Vieira: Zamalek job tougher than leading Iraq
Zamalek boss Jorvan Vieira has described his five months in charge of the Egyptian giants as the most difficult of his career and says conditions are even tougher than his stint with the previously war-torn Iraq.
The Egyptian Premier League has been suspended since the Port Said Stadium tragedy of nearly 12 months ago, which saw 79 people die in a mass attack on Al Ahly fans.
Vieira, who has coached numerous teams in the UAE including Bani Yas and Sharjah, is no stranger to the perils of politics in the region and was coaching Iraq when they astonishingly won the Asian Cup in 2007.
But the 59-year-old White Knights boss says what’s happening in Egypt is “unacceptable”. “It’s been terrible, terrible, terrible,” Vieira told Sport360°.
“Very difficult. You cannot be a coach. You have to be a psychologist, a father, a friend. Last you can be a coach. Because you have to find a way to motivate your players to come into training. To work properly. To push them in the physical training day – when they have to run and they have to jump.
“They are like ‘Coach, no leap, coach, oh coach’ and I have to say ‘habibi yalla now this is for you, you have to do it.’ It’s not easy. It’s incredible what is happening with Egyptian football. Incredible and unacceptable.
"Because Egypt has tradition in football, Egypt do not deserve this situation, they live for football. The rest does not concern me.”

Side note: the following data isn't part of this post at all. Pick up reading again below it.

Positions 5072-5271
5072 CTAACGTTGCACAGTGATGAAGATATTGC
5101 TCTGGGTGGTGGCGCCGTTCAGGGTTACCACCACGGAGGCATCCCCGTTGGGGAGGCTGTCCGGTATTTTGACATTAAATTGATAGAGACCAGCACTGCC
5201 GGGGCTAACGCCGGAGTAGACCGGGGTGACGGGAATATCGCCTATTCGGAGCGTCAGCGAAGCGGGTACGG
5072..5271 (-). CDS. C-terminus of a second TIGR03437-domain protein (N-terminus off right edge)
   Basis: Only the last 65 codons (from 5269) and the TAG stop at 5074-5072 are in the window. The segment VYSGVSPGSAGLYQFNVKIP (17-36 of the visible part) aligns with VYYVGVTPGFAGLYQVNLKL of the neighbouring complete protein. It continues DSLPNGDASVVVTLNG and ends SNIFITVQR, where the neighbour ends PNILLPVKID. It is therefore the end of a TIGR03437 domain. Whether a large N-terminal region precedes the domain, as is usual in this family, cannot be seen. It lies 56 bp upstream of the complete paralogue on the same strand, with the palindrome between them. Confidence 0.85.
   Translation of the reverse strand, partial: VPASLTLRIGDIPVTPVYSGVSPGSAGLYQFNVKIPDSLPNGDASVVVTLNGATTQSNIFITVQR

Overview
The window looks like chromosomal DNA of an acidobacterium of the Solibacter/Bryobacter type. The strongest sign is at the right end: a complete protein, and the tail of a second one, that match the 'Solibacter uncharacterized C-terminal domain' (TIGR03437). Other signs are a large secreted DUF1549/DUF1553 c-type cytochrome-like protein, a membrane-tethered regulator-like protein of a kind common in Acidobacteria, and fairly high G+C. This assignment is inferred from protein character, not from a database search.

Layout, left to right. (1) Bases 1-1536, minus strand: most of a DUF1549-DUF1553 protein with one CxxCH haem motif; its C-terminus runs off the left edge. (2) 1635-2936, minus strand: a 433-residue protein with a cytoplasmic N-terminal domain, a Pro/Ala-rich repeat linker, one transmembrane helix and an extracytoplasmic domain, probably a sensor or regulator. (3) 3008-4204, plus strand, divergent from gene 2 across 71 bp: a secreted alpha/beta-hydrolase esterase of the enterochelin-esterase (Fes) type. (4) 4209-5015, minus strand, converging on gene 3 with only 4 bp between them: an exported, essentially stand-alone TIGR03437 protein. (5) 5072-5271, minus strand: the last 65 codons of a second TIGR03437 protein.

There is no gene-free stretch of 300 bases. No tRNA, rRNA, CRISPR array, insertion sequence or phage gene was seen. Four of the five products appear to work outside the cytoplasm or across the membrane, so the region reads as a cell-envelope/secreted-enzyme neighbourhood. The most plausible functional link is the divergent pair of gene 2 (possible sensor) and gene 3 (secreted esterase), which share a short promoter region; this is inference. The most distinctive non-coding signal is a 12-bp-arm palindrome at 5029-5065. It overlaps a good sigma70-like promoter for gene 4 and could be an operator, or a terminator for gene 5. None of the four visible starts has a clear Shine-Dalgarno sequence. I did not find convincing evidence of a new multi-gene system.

Vieira, who says he is practically living in the UAE since his family still reside in the country, has cast more doubt on his future with Zamalek, even though the league is scheduled to resume on February 2nd.
The Luso-Brazilian is currently in Abu Dhabi and will link up with his squad on Monday as they prepare for the Matchworld Cup, a four-team friendly tournament featuring the Egyptian side, Zenit St Petersburg, Shakhtar Donetskand Al Hilal.
Vieira’s frequent visits to the UAE have spurred rumours of his potential return to the Emirates but while he says nothing of moving back to the Gulf, he does admit he is unaware how much longer he can survive the tough times in Egypt.
When asked if this was the most difficult situation he’s dealt with in football, Vieira cuts me off and says: “More than Iraq. I don’t know for how long (I can keep going) very honestly.”